The men's Madison was removed from the Olympic track schedule after 2008 and has never been included in the women's programme

The Madison has been reintroduced to the men’s Olympic track programme tomorrow, and added to the women’s schedule for the first time.

The executive board of the International Olympic Committee (IOC) are expected to approve the inclusion of the Madison for the Tokyo 2020 Games, insidethegames reports.

It was last included in 2008 when, memorably, favourites Mark Cavendish and Bradley Wiggins failed to win gold for Great Britain.

It hasn’t featured in the London 2012 or Rio 2016 Games but has remained ever-present at the Track World Championships, where Cavendish and Wiggins won gold last year.

The discipline was added to the women’s programme at the Worlds this year when British duo Elinor Barker and Emily Nelson took silver.

There has long since been support at British Cycling and other national federations for the Madison to be added to the Olympic programme, a stance supported and pushed by the UCI.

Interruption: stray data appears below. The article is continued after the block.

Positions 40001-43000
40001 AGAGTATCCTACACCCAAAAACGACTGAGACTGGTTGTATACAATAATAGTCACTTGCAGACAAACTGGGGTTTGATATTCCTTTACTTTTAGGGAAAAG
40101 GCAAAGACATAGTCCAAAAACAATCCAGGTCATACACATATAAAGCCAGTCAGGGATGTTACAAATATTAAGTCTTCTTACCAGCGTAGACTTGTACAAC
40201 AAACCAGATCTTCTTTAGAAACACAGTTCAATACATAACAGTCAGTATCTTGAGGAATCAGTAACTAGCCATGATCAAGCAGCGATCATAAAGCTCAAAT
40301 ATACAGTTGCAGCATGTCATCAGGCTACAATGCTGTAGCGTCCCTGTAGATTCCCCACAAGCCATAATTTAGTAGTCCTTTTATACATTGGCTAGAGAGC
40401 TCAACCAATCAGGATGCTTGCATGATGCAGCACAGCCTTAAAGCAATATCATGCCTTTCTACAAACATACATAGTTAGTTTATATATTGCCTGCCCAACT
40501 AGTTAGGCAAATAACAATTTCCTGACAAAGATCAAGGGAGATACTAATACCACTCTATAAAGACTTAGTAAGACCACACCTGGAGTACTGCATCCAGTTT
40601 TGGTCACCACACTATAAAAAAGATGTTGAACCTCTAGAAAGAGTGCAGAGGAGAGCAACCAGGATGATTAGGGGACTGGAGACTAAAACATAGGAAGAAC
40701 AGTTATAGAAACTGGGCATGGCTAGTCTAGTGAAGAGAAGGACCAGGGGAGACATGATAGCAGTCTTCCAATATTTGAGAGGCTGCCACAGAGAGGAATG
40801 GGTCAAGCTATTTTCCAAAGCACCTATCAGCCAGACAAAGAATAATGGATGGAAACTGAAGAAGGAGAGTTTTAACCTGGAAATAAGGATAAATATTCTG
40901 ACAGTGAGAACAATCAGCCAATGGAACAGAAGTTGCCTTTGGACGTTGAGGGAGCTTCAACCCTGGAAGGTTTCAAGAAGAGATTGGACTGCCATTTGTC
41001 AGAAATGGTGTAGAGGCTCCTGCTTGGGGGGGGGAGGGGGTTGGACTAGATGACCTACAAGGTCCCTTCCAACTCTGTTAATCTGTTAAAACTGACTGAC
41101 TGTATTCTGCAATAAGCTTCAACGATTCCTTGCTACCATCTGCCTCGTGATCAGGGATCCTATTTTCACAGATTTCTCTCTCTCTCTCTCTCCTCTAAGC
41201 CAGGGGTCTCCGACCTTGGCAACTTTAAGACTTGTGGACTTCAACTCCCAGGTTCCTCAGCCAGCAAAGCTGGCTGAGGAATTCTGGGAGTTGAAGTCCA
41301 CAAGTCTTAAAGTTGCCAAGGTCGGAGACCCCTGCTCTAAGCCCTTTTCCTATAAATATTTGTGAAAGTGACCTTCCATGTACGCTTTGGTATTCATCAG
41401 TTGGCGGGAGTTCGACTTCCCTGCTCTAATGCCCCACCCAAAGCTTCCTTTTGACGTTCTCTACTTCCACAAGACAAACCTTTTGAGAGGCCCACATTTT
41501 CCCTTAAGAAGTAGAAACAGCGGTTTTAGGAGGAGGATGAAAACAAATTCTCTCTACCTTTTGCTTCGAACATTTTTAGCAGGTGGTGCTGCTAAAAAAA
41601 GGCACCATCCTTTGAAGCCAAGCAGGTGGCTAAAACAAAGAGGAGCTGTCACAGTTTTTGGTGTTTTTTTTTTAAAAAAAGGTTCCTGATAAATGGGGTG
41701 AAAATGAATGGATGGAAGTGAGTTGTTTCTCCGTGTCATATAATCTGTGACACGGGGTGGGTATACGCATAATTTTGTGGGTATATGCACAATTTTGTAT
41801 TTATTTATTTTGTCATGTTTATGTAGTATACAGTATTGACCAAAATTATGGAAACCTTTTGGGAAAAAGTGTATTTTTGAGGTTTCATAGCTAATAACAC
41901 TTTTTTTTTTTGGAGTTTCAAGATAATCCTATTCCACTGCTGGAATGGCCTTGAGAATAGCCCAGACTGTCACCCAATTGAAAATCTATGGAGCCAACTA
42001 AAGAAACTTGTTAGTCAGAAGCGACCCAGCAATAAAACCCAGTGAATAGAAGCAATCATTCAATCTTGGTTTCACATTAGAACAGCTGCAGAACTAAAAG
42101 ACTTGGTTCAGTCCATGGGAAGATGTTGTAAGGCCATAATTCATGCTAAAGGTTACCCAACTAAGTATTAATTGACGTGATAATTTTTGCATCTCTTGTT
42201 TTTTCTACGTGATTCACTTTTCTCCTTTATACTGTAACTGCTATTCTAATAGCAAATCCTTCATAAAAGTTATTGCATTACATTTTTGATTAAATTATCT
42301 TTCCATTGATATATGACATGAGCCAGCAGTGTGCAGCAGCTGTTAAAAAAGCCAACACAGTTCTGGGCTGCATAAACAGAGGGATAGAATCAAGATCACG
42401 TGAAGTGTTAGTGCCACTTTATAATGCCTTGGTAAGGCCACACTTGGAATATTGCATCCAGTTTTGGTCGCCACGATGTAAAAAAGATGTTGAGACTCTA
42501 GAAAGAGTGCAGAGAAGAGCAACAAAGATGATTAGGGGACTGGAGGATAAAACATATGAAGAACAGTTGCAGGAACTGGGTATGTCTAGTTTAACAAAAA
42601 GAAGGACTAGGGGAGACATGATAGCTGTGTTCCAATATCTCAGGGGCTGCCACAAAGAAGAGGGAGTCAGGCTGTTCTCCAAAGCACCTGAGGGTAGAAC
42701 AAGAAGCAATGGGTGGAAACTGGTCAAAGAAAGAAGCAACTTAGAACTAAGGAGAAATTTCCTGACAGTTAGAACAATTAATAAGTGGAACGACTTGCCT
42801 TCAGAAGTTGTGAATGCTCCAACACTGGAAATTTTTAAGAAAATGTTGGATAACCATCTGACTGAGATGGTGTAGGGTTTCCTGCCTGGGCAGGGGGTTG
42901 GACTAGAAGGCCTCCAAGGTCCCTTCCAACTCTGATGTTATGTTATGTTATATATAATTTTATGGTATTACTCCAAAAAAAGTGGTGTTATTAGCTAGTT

The women members of the GB team practised the Madison each week throughout the winter and all raced with one another.

Now the Madison is added to the Tokyo schedule, it takes the number of track events from 10 to 12 and provides equal parity in the gender ratio of events; however, there isn’t expected to be an increase in the number of riders – it is thought that the Madison rider would have to come from the endurance squad.

Iain Dyer, BC’s head coach, told Cycling Weekly in April: “A Madison rider has to be a very good bunch racer, and a very good endurance and tactical rider. Riders are interlinked. We are keen for people to explore all the opportunities [of partners].

Rob Hayles and Wiggins earned a bronze medal in the discipline at Athens 2004.

The IOC met to approve new disciplines for the Tokyo Games. BMX freestyle park – an event where riders perform tricks and stunts on a skate park – has also been added.